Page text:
With Thanksgiving nearly upon us, it feels like an opportune time to express my gratitude to all those working tirelessly to ensure that everyone is counted in the 2020 U.S. Census. No, that is not typically what one is grateful for during the holiday season. But at this pivotal moment for our county and country, there are fewer things more important to the human services sector than ensuring high rates of participation in next year’s Census. And why?
Our sector’s ability to serve our community is at stake.
Through the Census, the federal government allocates $21 billion to Ohio for a range of the very programs elemental to our agencies’ work: Medicaid, the Children’s Health Insurance Program, Medicare, WIC (Women, Infants & Children), SNAP, school meals, Head Start, Early Start, TANF, and so much more. If a state’s population is undercounted, these programs are underfunded. If these programs are underfunded, our agencies are underfunded.
While ensuring high rates of participation in the Census is always challenging, it is going to be particularly difficult in 2020. For one, for the first time, the Census Bureau is going to prioritize web-based participation rather than in-person or mail-based participation. Second, the White House may be hiring just one-third of the 149,000 temporary canvassers the Census Bureau had hired in 2010 to go door-to-door in our neighborhoods to ensure participation. And third, immigrant populations that have been been targeted by this Administration are already signaling they will be more reluctant to provide any information to the federal government.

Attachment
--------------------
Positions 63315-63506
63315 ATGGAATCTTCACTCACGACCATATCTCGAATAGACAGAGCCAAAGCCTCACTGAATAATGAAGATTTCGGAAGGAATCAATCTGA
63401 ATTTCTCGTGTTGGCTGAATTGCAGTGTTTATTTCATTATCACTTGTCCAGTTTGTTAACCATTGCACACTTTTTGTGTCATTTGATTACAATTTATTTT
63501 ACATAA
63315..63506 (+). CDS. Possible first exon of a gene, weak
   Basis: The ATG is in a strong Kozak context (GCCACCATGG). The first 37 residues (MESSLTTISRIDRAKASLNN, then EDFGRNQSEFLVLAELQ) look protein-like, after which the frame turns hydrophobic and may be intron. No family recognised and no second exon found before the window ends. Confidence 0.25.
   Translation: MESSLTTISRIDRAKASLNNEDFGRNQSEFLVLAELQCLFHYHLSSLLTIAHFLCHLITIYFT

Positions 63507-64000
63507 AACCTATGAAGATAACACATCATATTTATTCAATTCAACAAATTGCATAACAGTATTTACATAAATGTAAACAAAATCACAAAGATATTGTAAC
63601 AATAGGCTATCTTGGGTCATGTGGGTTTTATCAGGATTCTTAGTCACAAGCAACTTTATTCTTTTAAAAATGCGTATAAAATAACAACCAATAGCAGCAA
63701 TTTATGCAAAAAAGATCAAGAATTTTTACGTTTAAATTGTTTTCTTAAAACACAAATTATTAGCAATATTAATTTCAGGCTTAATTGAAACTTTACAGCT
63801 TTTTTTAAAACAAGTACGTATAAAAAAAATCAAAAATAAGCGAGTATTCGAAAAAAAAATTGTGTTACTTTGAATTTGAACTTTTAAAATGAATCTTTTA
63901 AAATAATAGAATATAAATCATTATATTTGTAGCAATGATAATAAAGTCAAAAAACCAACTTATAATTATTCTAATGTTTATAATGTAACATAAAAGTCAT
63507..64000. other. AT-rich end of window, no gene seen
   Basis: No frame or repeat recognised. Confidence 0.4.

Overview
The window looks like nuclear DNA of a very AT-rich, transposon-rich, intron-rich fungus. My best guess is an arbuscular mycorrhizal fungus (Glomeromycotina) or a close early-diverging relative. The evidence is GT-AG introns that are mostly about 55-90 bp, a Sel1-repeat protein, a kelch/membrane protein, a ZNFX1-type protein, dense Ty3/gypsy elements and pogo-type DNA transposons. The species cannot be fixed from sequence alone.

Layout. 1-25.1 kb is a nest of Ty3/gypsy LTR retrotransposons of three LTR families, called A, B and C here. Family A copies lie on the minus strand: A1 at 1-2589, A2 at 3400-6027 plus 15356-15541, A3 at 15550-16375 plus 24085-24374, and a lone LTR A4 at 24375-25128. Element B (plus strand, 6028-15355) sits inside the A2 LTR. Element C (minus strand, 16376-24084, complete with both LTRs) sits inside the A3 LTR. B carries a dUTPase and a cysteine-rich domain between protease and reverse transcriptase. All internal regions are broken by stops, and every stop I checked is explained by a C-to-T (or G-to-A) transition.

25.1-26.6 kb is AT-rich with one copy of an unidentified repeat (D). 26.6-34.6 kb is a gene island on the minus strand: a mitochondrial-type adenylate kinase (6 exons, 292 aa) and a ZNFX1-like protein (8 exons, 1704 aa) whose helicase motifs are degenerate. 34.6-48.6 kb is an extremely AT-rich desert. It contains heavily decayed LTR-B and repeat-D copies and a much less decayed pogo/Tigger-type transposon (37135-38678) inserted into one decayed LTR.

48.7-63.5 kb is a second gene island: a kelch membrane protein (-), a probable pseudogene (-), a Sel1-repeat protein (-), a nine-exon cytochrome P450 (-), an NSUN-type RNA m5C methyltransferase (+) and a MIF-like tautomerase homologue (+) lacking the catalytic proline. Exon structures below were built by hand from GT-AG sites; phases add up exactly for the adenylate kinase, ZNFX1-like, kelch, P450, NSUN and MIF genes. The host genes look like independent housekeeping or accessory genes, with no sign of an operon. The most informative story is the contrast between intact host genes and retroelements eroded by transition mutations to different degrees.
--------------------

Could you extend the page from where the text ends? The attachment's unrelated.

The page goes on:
And that is why we at HSC are so very grateful to be apart of the Ohio Census Advisory Coalition, led in part by our members at the Children’s Defense Fund-Ohio, and of our role on the Columbus Counts initiative’s Transportation Subcommittee led by COTA CEO Joanna Pinkerton. And it is why we are so grateful for the local leadership of Doug Murray, the Census Coordinator for the “Columbus Counts” initiative; and of the State of Ohio’s Complete Count Commission, which includes CDF-Ohio’s Executive Director, Tracy Najera.
Together, we will carry the important message that participating in the Census–despite the aforementioned challenges–remains easy, safe, and important. We will work together to reach deep into our communities to ensure as many participate in the Census as possible, and that our communities are as well-funded as can be over the decade to come.
We will have much more to say on this in the months ahead–and much work to do–in advance of the start of the Census on April 1, 2020. But in the interim, please let us know how we can connect you with the information you need to ensure our community leads the country in ensuring an accurate count.
From my family to yours, may you have a restful and love-filled Thanksgiving. And if these days happen to be difficult, may they land gently.
Thank you as ever for reading, and for your support of the human services sector.